More than 1,000 teenagers from Southern California joined in a eucharistic procession around UCLA campus the evening of Aug. 4, giving a tangible sign of their Catholic faith in an increasingly secularized city.
The young people were kicking off a three-day event of faith, worship and fellowship as part of City of Saints LA. Initiated three years ago, the event brings together teenagers from all over the Archdiocese of Los Angeles to let the young people know that Los Angeles is their city to transform.
“Your desire to live your faith and share your faith — it is so beautiful to witness. And it is so inspiring,” Archbishop José H. Gomez he said in his Aug. 5 homily concluding the event.
“The purpose of our lives is to be transformed and transfigured. To become more like Jesus every day of our lives. Until one day we will shine like the sun — just we saw his face shine like the sun in the Gospel today,” the archbishop said, reflecting on the Transfiguration. “This is God’s plan for your lives — to be his sons and daughters. Just as Jesus was his beloved son.”
Victoria Radleigh, the City of Saints coordinator, said she hopes the event will give the teens a sense of urgency and ownership, enabling them to respond to holiness in their day-to-day lives. “We have the tagline: ‘This is your city. Be a saint,’ ” she said.
“Our ultimate goal is always for the young people to have an encounter with Jesus Christ,” Radleigh added. “We hope that they walk away with their faith deepened — that they’ve met Christ throughout the course of this weekend.”
The yearly event, while being focused on faith, is also teen-friendly. The popular Christian rock band WAL was a mainstay throughout the conference, leading the young people in praise music. The teens wore LED bracelets that light up and change colors in the darkened music-filled theater where they gathered to dance. Around the campus different geofilters with City of Saints themes allowed the teens to share their locations via the popular SnapChat app.
“We want the young people to come here and relax and have fun and know that this conference is for them,” Radleigh said. “We’re looking to do something that is of high quality. We do try and make sure that our production is top of the line.”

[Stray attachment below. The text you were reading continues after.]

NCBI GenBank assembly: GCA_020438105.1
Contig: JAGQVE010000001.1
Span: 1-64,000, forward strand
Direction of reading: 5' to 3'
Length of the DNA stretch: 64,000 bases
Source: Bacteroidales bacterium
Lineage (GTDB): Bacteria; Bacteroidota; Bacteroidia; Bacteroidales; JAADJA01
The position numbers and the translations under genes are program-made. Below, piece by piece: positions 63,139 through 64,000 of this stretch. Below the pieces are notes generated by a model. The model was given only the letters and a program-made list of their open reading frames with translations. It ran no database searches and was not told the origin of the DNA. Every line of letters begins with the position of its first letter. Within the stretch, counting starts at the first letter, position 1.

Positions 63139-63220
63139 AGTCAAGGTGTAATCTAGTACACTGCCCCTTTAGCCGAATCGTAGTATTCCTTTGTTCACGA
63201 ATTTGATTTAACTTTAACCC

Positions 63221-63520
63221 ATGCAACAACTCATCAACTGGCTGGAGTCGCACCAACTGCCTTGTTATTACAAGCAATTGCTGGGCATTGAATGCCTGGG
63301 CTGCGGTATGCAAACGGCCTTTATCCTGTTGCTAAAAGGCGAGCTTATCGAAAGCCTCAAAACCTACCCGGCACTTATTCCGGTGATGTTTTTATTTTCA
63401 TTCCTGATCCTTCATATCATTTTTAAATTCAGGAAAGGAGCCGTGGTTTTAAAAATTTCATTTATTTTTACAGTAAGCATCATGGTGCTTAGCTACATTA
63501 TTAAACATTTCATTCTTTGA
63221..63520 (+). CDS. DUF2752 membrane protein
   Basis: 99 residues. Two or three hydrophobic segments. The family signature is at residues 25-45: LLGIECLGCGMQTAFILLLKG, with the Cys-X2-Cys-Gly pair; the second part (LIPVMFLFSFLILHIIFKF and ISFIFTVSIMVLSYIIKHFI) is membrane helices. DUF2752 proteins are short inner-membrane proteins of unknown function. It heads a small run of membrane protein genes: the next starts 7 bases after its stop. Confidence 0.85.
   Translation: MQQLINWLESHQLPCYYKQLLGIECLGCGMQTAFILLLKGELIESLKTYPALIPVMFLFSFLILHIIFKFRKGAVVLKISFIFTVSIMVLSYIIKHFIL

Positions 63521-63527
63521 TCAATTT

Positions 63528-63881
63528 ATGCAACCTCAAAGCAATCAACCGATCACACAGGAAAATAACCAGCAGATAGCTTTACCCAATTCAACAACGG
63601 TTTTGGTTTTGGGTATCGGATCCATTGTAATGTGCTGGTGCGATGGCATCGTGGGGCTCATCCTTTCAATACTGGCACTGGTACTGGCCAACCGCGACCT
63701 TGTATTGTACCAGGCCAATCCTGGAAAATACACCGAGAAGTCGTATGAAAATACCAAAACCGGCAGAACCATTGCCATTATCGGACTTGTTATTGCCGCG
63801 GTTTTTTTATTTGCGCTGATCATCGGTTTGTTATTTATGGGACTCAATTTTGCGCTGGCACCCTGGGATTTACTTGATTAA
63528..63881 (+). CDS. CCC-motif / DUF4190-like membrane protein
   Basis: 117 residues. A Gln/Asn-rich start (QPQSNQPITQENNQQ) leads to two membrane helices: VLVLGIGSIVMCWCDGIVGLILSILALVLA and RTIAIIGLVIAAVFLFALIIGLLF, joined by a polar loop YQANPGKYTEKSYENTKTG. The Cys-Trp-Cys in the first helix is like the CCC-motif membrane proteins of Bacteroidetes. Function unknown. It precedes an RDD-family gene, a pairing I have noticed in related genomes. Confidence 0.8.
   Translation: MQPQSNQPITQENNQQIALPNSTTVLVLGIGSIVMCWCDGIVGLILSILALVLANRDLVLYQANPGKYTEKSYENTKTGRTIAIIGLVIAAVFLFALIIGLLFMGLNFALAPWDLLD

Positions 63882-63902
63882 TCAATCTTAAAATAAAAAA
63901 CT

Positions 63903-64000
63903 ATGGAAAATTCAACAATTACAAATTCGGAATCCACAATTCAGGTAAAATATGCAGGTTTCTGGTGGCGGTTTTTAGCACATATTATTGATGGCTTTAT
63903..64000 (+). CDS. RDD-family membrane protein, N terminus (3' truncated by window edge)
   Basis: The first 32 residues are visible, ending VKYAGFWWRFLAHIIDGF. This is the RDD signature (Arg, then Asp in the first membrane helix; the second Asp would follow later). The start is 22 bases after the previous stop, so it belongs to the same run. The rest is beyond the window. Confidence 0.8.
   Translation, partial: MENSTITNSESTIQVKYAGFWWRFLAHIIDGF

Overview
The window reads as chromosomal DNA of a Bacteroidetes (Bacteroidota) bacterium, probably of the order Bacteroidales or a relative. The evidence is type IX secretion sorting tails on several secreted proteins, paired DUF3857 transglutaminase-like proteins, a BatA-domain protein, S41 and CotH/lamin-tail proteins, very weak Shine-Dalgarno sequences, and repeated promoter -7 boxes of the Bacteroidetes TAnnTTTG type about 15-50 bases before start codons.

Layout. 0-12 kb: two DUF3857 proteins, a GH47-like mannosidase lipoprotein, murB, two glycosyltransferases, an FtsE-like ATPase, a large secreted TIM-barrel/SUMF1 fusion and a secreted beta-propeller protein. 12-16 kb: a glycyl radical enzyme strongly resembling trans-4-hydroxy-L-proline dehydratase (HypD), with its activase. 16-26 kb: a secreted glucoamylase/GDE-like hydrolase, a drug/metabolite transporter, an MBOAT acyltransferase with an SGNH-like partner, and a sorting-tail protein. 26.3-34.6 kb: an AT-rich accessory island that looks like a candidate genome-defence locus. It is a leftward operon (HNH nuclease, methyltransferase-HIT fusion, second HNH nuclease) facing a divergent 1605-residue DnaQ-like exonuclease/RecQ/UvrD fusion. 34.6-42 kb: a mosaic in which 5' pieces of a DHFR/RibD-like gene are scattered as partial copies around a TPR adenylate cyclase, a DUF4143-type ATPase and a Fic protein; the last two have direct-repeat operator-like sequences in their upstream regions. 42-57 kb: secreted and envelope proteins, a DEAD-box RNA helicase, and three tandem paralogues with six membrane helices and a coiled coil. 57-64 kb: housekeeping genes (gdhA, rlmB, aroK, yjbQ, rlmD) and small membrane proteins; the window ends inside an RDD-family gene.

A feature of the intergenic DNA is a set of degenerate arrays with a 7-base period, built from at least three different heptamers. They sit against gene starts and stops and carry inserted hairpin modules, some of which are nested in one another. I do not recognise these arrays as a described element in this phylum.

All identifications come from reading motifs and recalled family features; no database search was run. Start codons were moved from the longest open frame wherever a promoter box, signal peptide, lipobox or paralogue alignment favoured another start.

The teens were eager to participate during the talks from the keynote speakers. Some raised their hands to share stories. After a question about doubt, some said their faith is tested when being Catholic makes them different. People make fun of them, one high school student said.
Roy Petitfils, a Catholic therapist and speaker at the event, told Angelus News that students make similar comments in his workshops. “The more the culture moves away from what they believe, the more we stand out,” Petitfils said, adding that teens can “stand out more than adults.”
The conference gives students a place where they can let their guard down and openly talk about their faith — even if it’s just to express their struggles with it — which is a key aspect of the event. “We speakers are hanging out with the teens to talk with them,” Petitfils explained. “Teens have a lot of experience, but they don’t always have the language for it. When we are able to articulate it, we get a sense of control over it.”
He added, “Talking about it is important, especially to adults who can help them continue to think it through and ask questions that can bring them further in the process of growing in their faith.”
The teenagers were also given journals to write down their thoughts and inspirations throughout the day. They were invited to go to confession to acknowledge their mistakes and eliminate any shame. The speakers touch on all aspects of faith: doubt, temptation, faithfulness and healing.
This year had an impressive line up of speakers. David Calavitta of Life Teen International was the event’s emcee. Sister Miriam James Heidland, SOLT, author of “Loved as I Am,” was one of the keynote speakers, as was John Yep, a former seminarian, who is continuing his lay apostolate through social media @instahomilay.
Mass is a central focus of the event. “We made an intentional choice to have the Mass be the highlight or the apex of our conference,” said Radleigh, since “that’s when we encounter Christ directly in the Eucharist.”
Although City of Saints is only in its third year, the event is seeing retention and growth. Many of the students are back from previous years, while 11 new groups were welcomed this year. In total, the event welcomed 80 parishes and schools from across the archdiocese, totaling more than 1,400 participants and 200 volunteers.
“We really welcome them,” Radleigh said. “And we hope that they realize that this is their city and that they are called to be saints.”